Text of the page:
Figure 13: Logarithm of the dwelltime of the particle as a function of velocity and phase represented as gray-scale.

It is known that in most systems which exhibit chaotic scattering, singularities in the scattering function have a divergent dwelltime. (Ott1992 ()) This can be easily understood since the scattering function is infinitely sensitive to perturbations of the initial conditions leading to singularities which can only be the case if the interaction time in continuous systems or the number of interactions in discrete systems between target and particle diverges as well.

The dwelltimes of sticky particles have a typical probability distribution. Fig. 14 shows the distribution of dwelltimes in the sticky regions of Fig. 13 for a total of more than random initial conditions. The dwelltime distribution can be approximated by a power law . We find an exponent of from a fit to Fig. 14 between and .

Figure 14: The distribution of the sticking times, using a logarithmic adjusted bin size. By fitting a power law we found an exponent of .

The origin of the stickiness in this system are the stable manifolds of the unstable periodic orbits described in section III. Although the KAM-island itself is inaccessible by scattering trajectories, the stable manifolds reach out of the inaccessible area and intersect the set of scattering initial conditions. These intersections are identical to the singularities of the scattering function and have an infinite time delay. The fractal structure of the scattering function in the chaotic regions is just the structure of the stable manifolds, which are formed by the unstable periodic orbits in the KAM-island.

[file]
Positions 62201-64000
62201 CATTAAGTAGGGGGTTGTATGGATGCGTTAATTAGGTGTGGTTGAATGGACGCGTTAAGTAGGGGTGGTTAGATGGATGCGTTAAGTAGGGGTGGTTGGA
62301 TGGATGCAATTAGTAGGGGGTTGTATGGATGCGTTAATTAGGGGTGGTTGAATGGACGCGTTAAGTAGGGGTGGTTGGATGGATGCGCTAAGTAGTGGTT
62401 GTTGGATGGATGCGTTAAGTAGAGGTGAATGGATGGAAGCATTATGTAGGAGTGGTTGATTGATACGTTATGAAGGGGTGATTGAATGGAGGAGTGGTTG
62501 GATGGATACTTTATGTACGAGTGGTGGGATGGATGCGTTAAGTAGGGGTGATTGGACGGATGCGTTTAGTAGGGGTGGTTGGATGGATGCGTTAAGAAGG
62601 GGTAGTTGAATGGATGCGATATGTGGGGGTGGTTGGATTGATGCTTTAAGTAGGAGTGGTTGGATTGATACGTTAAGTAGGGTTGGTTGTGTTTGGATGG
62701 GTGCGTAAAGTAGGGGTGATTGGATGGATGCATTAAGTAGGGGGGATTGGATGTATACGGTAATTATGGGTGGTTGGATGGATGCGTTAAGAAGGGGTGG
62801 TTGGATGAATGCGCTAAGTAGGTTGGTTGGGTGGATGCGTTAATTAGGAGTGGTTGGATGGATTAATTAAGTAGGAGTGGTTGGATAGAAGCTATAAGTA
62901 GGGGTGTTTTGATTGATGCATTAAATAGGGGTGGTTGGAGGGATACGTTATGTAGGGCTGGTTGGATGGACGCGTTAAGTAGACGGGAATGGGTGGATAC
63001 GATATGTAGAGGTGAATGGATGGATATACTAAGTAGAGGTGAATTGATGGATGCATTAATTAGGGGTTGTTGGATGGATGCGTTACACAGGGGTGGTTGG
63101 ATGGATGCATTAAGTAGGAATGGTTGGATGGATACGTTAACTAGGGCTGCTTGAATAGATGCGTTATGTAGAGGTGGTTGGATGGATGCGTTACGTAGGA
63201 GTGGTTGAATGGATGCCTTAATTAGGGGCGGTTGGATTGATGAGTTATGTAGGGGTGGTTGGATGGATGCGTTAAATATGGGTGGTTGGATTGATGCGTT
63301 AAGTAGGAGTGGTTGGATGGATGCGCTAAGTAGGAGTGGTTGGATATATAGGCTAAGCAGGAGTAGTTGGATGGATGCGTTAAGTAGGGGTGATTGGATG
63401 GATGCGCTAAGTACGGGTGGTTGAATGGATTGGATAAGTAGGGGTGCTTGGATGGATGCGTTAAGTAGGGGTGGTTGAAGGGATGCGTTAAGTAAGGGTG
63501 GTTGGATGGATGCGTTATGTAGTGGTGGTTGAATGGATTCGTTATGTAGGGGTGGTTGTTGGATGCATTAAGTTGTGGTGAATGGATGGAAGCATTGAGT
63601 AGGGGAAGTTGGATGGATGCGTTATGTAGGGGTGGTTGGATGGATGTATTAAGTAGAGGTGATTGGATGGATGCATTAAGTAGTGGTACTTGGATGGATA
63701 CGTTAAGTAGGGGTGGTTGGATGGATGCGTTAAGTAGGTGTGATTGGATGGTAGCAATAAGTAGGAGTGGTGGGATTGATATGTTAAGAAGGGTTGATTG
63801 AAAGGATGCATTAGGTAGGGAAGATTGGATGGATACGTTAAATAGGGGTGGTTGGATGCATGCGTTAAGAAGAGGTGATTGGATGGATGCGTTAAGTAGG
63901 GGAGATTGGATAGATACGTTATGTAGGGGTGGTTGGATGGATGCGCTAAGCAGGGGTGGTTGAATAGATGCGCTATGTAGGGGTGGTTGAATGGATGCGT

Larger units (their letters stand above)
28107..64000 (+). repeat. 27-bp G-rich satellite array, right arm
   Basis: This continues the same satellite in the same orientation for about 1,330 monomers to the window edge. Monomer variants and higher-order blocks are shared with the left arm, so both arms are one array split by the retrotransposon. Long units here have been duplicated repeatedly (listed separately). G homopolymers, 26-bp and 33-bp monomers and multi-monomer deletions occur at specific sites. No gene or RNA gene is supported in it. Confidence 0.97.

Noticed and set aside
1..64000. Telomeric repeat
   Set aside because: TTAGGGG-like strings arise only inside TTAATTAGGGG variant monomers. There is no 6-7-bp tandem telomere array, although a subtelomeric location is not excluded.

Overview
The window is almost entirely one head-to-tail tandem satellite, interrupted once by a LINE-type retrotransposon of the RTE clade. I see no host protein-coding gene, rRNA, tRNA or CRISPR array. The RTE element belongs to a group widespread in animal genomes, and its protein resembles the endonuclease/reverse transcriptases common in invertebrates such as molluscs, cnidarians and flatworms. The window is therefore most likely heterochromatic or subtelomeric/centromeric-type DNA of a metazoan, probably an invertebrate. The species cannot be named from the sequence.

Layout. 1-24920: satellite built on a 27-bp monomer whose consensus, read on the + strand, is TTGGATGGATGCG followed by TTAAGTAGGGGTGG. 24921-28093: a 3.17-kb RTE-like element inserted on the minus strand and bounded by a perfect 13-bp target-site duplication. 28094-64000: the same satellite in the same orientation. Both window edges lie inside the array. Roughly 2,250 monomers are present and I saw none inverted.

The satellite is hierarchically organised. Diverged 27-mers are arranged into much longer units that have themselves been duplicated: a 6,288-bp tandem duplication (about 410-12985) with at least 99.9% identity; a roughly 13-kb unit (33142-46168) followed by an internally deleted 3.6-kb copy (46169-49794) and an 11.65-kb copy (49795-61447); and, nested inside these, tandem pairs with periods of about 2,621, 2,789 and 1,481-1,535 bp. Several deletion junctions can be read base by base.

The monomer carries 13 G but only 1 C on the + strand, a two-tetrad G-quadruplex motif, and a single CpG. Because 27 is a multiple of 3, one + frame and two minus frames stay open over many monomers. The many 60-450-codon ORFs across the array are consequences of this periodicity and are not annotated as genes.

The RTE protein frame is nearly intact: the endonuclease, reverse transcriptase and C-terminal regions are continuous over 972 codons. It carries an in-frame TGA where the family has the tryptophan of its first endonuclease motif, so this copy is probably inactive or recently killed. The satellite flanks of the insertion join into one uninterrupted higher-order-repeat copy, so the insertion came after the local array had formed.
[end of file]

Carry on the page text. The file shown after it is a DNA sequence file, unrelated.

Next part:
Another way of characterizing a chaotic scattering process is to calculate the uncertainty dimension of the chaotic part of the scattering function, which is a proxy for the fractal dimension. The uncertainty dimension describes the scaling with the resolution of the proportion of singular points to regular points in a two-dimensional scattering function. As predicted in Lau1991 () for nonhyperbolic chaotic scattering systems, such as the ac-driven barrier, the uncertainty dimension is exactly one for all parameters that allow for the existence of the stable KAM island.

The scattering function has two other singularities, which are not caused by stickiness to regular structures. Such singularities are isolated and do not lead to chaotic scattering. Nevertheless, the scattering function is infinitely sensitive to changes in the initial conditions at these singularities. One of them is located at and in Fig. 9 and is called “whispering gallery” in static systems. The dwelltime, see Fig. 13, is quite small at this point, , whereas the number of collisions diverges, see Fig. 11. A particle on this trajectory hits the barrier at with a velocity slightly larger than 1, . The barrier has its maximum velocity of at this phase. The particle is reflected and the new velocity becomes according to eq. (8). Because the barrier decelerates after the particle collides with the barrier again after a very short time at . The particle is decelerated by this collision further to . This sequence of successive collisions continues until the barrier reaches the turning point at from where, due to the symmetry of the driving function, the process is inverted and the particle is accelerated by successive collisions. Since the particle has the last collision at the dwelltime is only . However, for sufficiently small the particle can have an arbitrarily large number of collisions, because the time passed between the collision is proportional to . A typical trajectory is plotted in Fig. 15.